We have to stop nuclear negotiations from overshadowing Iran’s human rights record

Mar 31, 20150 comments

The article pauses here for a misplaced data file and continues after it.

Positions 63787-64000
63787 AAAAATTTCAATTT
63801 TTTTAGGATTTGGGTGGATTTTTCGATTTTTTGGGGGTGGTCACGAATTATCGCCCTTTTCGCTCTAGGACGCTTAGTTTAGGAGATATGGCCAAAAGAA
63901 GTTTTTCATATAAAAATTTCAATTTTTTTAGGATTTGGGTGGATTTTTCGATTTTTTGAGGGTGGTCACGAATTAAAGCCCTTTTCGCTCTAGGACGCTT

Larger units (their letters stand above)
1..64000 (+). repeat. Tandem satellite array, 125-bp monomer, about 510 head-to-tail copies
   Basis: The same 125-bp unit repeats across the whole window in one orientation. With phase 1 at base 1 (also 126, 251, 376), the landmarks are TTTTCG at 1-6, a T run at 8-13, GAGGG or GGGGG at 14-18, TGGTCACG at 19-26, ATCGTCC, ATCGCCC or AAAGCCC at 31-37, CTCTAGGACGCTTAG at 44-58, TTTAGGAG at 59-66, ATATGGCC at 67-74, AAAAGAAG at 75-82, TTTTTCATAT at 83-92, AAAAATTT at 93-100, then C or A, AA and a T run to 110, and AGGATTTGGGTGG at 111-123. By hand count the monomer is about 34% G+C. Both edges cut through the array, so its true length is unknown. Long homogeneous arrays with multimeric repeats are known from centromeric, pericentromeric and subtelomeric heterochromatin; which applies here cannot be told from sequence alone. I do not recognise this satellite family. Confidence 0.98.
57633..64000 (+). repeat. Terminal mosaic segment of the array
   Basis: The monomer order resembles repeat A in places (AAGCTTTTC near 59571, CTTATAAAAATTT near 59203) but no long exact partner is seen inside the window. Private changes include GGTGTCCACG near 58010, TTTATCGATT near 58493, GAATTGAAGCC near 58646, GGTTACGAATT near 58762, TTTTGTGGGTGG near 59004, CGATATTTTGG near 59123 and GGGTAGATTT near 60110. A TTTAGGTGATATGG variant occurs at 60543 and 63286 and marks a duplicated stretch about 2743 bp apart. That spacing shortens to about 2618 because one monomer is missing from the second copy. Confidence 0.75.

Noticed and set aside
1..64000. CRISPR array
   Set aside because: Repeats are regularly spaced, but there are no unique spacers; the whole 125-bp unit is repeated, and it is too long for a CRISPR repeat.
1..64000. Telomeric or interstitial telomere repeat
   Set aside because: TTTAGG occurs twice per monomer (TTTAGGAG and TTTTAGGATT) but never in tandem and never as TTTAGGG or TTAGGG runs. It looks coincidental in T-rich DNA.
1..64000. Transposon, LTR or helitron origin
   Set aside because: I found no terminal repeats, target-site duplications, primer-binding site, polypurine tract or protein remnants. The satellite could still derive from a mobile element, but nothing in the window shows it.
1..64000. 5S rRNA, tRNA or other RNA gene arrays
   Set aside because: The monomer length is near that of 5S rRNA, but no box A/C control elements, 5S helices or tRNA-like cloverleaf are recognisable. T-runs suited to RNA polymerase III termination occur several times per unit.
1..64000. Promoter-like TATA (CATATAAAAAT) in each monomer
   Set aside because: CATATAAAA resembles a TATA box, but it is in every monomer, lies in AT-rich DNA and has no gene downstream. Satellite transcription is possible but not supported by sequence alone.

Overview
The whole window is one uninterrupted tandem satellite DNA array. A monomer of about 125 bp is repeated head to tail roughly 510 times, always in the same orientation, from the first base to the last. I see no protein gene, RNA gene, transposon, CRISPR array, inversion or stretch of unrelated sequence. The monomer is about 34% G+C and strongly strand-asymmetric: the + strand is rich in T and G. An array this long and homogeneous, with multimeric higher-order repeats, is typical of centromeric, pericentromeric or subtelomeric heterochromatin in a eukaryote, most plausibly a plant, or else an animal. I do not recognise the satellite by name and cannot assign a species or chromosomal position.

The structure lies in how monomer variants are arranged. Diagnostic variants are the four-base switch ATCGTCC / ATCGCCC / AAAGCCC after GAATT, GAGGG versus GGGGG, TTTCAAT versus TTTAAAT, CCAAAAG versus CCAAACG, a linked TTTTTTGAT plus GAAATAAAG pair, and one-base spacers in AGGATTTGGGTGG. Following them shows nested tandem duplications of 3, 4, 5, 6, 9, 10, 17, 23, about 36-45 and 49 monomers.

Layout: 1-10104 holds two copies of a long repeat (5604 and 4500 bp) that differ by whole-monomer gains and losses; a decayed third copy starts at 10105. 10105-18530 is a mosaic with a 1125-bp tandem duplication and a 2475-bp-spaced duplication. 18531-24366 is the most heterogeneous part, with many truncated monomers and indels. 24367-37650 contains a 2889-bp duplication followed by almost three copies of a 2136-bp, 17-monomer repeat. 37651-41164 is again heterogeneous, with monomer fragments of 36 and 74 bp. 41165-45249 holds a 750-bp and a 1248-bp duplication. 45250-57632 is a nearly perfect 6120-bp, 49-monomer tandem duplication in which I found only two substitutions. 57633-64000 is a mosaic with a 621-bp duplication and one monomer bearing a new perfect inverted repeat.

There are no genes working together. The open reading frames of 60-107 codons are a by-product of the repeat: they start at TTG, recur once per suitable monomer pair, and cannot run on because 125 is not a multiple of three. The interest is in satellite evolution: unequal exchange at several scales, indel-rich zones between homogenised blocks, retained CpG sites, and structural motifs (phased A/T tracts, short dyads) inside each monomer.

See the original article in The Guardian here. Written by Firuzeh Mahmoudi and Mahdieh Javid. With progress being made in the negotiations over Iran’s nuclear program, it’s time for a new conversation about Iran – one about the country’s dismal human rights record. The international community’s diplomatic efforts should be deployed to improve the basic tenets of democracy – freedom of speech, freedom of press, right to information, equality of citizens, and free and fair elections. Foreign ministers of the five permanent members of the UN security council plus Germany (P5+1) and Iran are taking slow, tentative steps in Lausanne toward an agreement on Iran’s nuclear program. A partial joint-statement is expected to be delivered before the Tuesday midnight deadline, with many unresolved details to be decided on in the coming months. Iran’s hardliners remain fearful of a diplomatic rapprochement. The impact of any shift in emphasis from the nuclear conversation is not lost on Iran’s hardliners. As Ayatollah Ali Khamenei, Iran’s supreme leader, said on his official website: “If we didn’t have a nuclear program [the Americans] would look for another excuse, like human rights concerns … therefore, it’s best for us to continue with our progress with all force and refuse to respond to bullying”. Iran’s conservative elements remain inordinately in control; they continue to fear the aspirations of Iran’s people, managing elections tightly, and persecuting human rights activists. Soheil Arabi, an online activist, has been sentenced to death for posting on Facebook. Bahareh Hedayat has spent more than five years behind bars for advocating for gender equality and basic rights at universities. Iran continues to execute more individuals per capita than any other country. According to the most recent report from Ahmed Shaheed, the UN special rapporteur on the situation of human rights, at least 753 individuals were executed in 2014, the highest total recorded in the past 12 years. United for Iran’sPolitical Prisoner Database lists more than 1,150 individuals incarcerated for simple acts of civic engagement that are legal, indeed encouraged, in much of the developed world. More Iranians that ever would directly support more moderate elements in government. Many Iranians, unlike hardline government officials, yearn for a more lenient government with strong, healthy ties to the west. According to a recent survey by iPOS, one of the leading pollsters working on Iran, 86% of Iranians support a nuclear agreement. Continuing, and eventually resolving, the current negotiations on Iran’s nuclear related program seems more likely now than in the past. The past few months, Iran-US relations have been marked by previously unthinkable gestures, including Secretary of State John Kerry’s public condolences to Hossein Fereydoun, presidential special advisor and brother of President Rohani, on the death of his mother. An end to the nuclear negotiation offers myriad neglected opportunities to save lives. The international community has several tools at its disposal to support human rights improvements in Iran. Many existing United Nations mechanisms could be used to apply pressure on Iran. The Universal Periodic Review, conducted under the Human Rights Council, is a one-of-a-kind process that reviews the human rights records of all UN Member States every four years. In recent years, a resolution on Iran is proposed and approved annually at the UN General Assembly. Iran is one of a handful of member states that has a country-specific special rapporteur who reports to the United Nations Human Rights Council. One of the first areas of focus should be a halt on all executions in Iran. The US, in partnership with the UN, should also pressure Iran to release imprisoned human rights defenders and political prisoners. Perhaps the most critical support is to help Iranians access safe and reliable communications technology. The international community should support projects that would ultimately enable world citizens, including Iranians, to bypass the governments’ control over internet, in the same way that satellite technology has bypassed government censorship efforts. At the very least, the west should increase its support for internet censorship circumvention technologies, and secure communication platforms. Though the government of Iran claims otherwise, it does not like to have its ugly side in the spotlight. For too long, the focus has been on the nuclear weapons program. But recent progress should finally free us to start thinking about other important questions, such as the transformation of Iranian society.